Car Button Could Tell if You’re Tipsy

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(Courtesy of The Detroit Free Press)

Auburn Hills-based auto supplier Takata is working on a device that checks a driver’s blood-alcohol level through the skin.

Takata and its partner, TruTouch in Albuquerque, N.M., have received a $2.25-million grant from the Automotive Coalition for Traffic Safety (ACTS), an industry group. to make the device commercially viable.

The team is working to make its current breadbox-sized device that uses an infrared sensor to determine alcohol level small enough, cheap enough and unobtrusive enough to be put on the car’s start button, said Kirk Morris, Takata’s vice president of business development.

Another goal is to reduce the processing time from several seconds to 200 milliseconds and to be able to function not just at room temperature, as it does now, but from 40 below to 85 degrees and with different humidity and vibration levels.

The reader is as accurate as a blood test. Takata is aiming to get the cost down to approximately $200 each.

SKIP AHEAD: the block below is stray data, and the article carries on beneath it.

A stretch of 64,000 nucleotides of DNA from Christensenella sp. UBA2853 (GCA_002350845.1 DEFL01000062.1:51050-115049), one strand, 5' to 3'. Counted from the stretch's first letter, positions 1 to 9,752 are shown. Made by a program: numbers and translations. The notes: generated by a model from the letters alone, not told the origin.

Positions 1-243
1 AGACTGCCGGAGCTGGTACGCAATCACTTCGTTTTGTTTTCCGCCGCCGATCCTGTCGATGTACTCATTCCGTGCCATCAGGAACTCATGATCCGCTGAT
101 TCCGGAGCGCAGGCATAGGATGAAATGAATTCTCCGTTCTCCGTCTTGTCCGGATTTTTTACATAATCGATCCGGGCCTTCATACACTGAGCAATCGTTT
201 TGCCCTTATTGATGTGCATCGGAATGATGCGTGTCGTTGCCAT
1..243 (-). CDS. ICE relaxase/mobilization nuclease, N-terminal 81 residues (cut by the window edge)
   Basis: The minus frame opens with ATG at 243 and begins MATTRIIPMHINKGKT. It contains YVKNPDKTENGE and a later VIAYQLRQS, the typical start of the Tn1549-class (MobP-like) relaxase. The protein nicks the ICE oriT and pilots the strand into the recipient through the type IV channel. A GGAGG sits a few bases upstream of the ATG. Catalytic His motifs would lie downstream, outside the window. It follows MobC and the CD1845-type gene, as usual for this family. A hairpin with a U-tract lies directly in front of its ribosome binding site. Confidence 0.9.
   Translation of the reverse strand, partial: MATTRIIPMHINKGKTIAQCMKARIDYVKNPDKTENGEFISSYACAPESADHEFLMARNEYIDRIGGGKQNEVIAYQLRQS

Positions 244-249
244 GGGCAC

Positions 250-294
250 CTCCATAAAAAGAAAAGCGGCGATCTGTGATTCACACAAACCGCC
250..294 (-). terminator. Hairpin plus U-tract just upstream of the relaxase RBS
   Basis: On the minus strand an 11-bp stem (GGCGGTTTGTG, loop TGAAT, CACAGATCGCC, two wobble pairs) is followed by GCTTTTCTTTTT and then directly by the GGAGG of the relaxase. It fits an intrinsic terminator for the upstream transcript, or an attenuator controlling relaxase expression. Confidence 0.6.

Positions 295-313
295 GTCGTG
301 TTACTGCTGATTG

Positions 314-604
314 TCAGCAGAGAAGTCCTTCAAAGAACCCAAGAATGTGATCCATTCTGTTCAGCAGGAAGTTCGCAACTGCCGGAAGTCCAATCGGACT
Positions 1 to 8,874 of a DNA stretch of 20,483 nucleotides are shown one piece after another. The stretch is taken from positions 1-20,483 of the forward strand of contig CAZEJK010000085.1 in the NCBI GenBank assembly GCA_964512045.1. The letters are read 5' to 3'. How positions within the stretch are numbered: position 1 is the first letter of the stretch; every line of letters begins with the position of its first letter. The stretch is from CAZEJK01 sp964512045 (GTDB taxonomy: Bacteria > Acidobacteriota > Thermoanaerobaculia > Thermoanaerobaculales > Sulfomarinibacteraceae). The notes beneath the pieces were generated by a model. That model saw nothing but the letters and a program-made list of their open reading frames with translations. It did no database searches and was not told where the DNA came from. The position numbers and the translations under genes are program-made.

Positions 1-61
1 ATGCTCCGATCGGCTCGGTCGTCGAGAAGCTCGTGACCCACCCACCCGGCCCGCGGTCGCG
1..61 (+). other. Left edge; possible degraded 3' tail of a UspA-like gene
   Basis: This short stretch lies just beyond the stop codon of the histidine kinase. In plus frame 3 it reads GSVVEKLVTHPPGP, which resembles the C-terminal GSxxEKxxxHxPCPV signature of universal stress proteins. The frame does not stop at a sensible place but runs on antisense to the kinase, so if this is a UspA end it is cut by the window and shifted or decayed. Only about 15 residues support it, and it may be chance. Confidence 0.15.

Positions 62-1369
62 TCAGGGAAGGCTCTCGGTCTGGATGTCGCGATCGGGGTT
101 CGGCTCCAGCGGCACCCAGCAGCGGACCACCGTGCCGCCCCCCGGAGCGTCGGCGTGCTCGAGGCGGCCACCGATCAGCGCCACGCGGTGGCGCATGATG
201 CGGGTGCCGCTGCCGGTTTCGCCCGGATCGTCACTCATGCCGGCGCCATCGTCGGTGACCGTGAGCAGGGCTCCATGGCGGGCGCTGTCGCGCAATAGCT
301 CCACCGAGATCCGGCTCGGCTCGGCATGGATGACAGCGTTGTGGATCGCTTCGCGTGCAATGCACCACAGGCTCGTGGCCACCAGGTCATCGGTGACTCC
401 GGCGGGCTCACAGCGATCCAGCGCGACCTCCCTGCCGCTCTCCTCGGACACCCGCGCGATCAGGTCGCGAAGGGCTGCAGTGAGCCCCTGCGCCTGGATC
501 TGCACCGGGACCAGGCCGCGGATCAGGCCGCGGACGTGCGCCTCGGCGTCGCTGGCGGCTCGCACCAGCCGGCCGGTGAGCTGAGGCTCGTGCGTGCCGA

“The goal is to take impaired drivers off the road,” Morris said. “Breathalyzers are invasive. You have to blow into a tube. If this technology is to be used on a daily basis, we want it to be noninvasive, not intrusive. … Drivers pushing a button wouldn’t even know it’s there.”

In 2009, close to 11,000 Americans, or one every 48 minutes, were killed in drunken-driving accidents — 32% of the country’s total motor vehicle traffic fatalities — according to the National Highway Traffic Safety Administration’s most recent data.

NHTSA has a five-year, $10-million joint initiative with the ACTS called the Driver Alcohol Detection System for Safety.

In a statement, NHTSA said that project “is seen as a potential tool for keeping drunk drivers from being able to operate their car if their blood-alcohol concentration is at or above the legal intoxication limit (.08 or higher). The technology could be voluntarily installed as an option for new cars and signal a new frontier in the fight against drunk driving.”

Susan Ferguson, program director for Driver Alcohol Detection System for Safety, said she expects to see this alcohol screener go to market in eight to 10 years.

Takata’s parent company is based in Tokyo.

 

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